Although Israel pulled back to southern
Lebanon to reduce its casualties, its withdrawal
from the rest of the country has been blocked by
the refusal of the Syrians to negotiate the
withdrawal of their forces occupying eastern and
The cease-fire agreement resulted from intense
shuttle negotiations by Prince Bandar bin Sultan
of Saudi Arabia and U.S. presidential envoy
Robert C. McFarlane.
McFarlane told reporters he was convinced
Gemayel was committed to the cease-fire and
that Syrian President Hafez Assad's Soviet
backed government wants "an integrated,
In Damascus, Jumblatt emphasized' his
"serious commitment to the cease-fire. . .as a
serious entrance to real entente."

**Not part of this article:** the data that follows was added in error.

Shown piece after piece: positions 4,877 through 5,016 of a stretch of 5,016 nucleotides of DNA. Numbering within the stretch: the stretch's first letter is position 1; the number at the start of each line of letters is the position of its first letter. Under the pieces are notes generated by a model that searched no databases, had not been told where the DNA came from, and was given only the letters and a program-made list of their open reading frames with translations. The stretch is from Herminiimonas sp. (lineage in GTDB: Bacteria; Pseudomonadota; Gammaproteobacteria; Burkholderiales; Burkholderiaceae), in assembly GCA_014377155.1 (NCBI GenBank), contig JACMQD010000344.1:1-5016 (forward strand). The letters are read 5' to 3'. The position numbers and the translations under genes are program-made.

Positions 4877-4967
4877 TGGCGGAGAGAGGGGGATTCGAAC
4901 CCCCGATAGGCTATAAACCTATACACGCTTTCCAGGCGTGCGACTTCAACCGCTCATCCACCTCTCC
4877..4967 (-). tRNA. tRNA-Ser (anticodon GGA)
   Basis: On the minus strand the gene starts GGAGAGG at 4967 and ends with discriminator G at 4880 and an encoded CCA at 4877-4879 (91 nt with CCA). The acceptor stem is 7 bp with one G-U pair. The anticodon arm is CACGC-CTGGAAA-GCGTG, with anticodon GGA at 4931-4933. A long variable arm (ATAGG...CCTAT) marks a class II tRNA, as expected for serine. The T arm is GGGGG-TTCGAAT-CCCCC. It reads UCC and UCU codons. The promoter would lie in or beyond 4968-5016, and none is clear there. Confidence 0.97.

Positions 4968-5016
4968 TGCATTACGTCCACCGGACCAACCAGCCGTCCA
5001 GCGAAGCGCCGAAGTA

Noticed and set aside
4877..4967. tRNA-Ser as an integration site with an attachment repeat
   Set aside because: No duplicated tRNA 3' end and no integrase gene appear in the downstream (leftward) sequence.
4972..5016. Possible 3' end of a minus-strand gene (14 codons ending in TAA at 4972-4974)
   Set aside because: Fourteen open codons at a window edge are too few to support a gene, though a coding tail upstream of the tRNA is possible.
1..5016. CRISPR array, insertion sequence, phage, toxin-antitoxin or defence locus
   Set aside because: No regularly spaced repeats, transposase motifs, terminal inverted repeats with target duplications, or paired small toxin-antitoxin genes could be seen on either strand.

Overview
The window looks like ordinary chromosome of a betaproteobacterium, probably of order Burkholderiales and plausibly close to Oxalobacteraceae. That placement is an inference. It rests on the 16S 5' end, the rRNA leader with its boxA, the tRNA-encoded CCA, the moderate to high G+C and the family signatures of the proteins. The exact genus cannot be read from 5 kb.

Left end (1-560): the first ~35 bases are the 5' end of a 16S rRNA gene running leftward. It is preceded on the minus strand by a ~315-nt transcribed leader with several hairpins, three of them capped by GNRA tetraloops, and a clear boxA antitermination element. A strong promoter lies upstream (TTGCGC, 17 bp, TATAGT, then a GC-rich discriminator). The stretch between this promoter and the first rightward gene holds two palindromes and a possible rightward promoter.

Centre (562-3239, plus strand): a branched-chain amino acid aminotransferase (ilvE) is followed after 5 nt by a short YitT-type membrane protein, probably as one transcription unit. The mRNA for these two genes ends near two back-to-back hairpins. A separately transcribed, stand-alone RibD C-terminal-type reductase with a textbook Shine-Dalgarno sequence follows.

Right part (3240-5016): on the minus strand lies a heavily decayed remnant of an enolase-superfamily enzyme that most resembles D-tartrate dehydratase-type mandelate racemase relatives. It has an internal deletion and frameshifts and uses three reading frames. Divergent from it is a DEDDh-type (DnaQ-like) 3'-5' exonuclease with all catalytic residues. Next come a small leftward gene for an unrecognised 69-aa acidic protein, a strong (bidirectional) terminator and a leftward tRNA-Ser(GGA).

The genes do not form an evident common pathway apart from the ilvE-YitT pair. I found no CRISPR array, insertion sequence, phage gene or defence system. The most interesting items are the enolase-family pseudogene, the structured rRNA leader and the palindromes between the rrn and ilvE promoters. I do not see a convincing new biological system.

Aide: Comp sci funding result of Hunt's efforts
By STEVE FERGUSON '
Funding for UNC's $9.2 million computer
science building is a result of Gov. Jim Hunt's
desire to make the state's facilities "top-notch,"
said Hunt's press secretary Monday.
The facility's proposed site is behind Peabody
Hall, on the parking lot beside Phillips Hall. It
will be four stories and will house about 260 of
fices. Construction is expected to begin in August
1984, with completion in August 1986.
University officials said last week that no of
ficial request was made for money for the
"He (Hunt) bacame more aware of this need
when Microelectronics Computer Technology
Corp. was considering the Research Triangle
Park area as a possible building site (this sum
mer)," said Press Secretary Lynne Garrison. In
stead, the firm decided on Austin, Texas, she